Serum Sex Steroids Measured in Middle-Aged European and African-Caribbean Men Using Gas Chromatography-Mass Spectrometry
Frank Giton et al., European Journal of Endocrinology, September 27, 2011
Background. Differences in circulating steroid hormone levels have been hypothesized to explain ethnic differences in steroid-related diseases. The aim of this study was to determine the serum levels of a wide panel of steroid hormones, both androgens and estrogens, in healthy middle-aged African-Caribbean and European men.
Design and methods. Serum steroid hormone levels were determined in men participating in a systematic public health study funded by the French National Health Insurance system. Blood was collected in the morning from 304 healthy African-Caribbean and European men aged between 40 and 69. Serum steroids were measured by mass spectrometry-gas chromatography, except for dehydroepiandrosterone-sulfate and sex hormone-binding globulin, which were determined by radioimmunoassay. Data were analyzed in 10-year age intervals by analysis of covariance, with adjustment for age, body mass index, waist-to-hip ratio, tobacco and alcohol consumption, and season of sampling.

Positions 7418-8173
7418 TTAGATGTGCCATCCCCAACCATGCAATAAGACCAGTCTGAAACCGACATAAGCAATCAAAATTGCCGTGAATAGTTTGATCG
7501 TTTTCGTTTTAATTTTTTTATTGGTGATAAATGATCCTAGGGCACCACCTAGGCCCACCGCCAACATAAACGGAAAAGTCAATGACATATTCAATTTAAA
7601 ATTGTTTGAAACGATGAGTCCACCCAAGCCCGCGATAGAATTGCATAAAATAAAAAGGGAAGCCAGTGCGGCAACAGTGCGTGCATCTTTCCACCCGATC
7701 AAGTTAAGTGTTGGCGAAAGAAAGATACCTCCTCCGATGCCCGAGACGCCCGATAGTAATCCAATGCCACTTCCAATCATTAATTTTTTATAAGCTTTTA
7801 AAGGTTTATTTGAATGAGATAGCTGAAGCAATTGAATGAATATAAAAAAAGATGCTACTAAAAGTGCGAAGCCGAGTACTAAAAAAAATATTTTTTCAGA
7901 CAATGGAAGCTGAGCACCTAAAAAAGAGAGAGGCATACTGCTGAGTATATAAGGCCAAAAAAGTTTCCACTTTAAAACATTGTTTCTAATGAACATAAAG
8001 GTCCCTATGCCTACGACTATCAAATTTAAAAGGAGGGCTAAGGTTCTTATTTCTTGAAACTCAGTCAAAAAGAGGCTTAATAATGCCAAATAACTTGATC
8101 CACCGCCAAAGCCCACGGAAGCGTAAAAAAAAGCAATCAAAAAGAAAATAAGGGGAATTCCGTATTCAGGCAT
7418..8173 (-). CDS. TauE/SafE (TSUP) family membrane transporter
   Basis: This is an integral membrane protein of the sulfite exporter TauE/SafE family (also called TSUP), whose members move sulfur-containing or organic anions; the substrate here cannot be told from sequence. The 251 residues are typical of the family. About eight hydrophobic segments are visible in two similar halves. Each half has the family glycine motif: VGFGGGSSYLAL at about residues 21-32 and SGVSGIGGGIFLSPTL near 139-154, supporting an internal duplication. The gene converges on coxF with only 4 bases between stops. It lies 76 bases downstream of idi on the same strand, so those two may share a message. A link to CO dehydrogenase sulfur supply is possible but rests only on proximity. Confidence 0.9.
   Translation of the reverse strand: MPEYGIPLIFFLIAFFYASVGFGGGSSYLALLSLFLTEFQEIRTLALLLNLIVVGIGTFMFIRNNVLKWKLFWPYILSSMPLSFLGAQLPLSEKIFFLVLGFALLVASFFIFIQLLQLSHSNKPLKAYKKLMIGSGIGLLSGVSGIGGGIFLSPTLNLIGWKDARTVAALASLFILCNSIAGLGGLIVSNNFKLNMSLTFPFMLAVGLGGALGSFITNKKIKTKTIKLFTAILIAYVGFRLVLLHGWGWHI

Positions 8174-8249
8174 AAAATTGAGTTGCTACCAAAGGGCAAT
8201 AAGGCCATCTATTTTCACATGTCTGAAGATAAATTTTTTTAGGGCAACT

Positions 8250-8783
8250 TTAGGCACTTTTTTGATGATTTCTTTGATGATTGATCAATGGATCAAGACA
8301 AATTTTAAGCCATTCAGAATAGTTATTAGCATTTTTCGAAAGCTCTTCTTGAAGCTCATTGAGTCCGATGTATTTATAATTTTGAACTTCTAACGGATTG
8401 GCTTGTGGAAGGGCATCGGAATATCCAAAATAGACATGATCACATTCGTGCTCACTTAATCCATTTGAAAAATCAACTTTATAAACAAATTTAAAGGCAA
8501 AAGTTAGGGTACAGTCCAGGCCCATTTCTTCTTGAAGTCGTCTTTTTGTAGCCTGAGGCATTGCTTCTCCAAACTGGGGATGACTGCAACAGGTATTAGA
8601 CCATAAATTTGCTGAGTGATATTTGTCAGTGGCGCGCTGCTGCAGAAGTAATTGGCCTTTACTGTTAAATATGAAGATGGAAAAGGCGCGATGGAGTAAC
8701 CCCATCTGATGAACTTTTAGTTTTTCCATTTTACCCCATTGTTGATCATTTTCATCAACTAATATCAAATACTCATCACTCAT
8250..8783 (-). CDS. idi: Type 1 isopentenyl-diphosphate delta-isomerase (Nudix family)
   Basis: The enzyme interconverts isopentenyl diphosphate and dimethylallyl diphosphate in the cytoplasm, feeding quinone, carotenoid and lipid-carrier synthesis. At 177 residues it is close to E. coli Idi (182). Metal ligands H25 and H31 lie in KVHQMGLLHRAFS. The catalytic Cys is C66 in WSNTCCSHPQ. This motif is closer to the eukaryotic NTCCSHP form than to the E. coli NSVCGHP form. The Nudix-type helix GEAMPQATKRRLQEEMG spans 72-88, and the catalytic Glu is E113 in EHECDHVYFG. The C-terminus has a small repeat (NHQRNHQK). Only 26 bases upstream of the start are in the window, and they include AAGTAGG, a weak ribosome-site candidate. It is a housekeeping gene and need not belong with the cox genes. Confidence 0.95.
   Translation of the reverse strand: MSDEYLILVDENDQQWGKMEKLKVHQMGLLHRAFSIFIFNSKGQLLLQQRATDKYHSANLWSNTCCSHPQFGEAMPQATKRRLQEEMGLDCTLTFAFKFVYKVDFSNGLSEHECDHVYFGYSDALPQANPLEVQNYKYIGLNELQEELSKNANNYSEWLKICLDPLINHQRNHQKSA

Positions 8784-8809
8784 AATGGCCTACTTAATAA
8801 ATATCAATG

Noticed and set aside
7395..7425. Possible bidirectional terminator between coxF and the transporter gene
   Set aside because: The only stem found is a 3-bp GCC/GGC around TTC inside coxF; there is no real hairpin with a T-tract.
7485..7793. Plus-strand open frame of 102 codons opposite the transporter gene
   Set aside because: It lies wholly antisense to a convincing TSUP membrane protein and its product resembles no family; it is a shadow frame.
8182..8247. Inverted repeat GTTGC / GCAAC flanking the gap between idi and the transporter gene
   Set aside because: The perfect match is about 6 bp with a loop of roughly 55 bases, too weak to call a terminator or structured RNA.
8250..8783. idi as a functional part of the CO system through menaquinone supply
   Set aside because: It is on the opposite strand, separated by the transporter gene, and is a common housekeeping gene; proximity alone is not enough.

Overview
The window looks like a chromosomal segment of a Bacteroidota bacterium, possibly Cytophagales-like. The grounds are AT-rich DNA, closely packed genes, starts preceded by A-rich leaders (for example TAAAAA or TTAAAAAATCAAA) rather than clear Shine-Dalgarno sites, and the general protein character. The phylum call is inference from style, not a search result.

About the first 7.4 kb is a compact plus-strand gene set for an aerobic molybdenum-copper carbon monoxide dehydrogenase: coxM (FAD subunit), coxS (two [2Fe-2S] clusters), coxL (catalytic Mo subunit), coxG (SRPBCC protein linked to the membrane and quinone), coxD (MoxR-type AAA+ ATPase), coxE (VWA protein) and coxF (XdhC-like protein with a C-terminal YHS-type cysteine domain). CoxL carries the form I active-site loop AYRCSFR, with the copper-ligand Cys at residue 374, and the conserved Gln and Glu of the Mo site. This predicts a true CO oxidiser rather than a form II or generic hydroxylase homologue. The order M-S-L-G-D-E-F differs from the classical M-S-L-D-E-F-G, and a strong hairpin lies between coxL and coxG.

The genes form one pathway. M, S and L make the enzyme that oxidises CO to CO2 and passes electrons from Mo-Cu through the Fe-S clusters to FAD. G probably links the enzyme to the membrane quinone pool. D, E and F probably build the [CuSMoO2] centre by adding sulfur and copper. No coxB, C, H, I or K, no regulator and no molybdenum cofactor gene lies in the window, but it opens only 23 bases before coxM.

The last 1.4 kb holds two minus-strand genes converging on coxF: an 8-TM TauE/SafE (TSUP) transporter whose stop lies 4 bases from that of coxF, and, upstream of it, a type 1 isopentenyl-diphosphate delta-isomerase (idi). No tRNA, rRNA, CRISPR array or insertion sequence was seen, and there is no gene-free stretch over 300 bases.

Results. Compared with Europeans, African-Caribbean men presented significantly higher serum levels of measured bioavailable testosterone, 4-androstenedione, and estrone whatever the age group, of 5-androstenediol in those 40 to 49 and 50 to 59, and of testosterone and dihydrotestosterone in those aged 40 to 49. In contrast, European men aged 40 to 69 showed significantly higher serum levels of dehydroepiandrosterone and dehydroepiandrosterone sulfate.
Conclusions. Significant differences in serum steroid hormone levels were observed in middle-aged African-Caribbean and European men. Whether such differences could contribute to ethnic differences in disease risk in adult men remains to be investigated. Some steroids, such as bioavailable testosterone, 4-androstenedione, 5-androstenediol, and estrone deserve particular attention.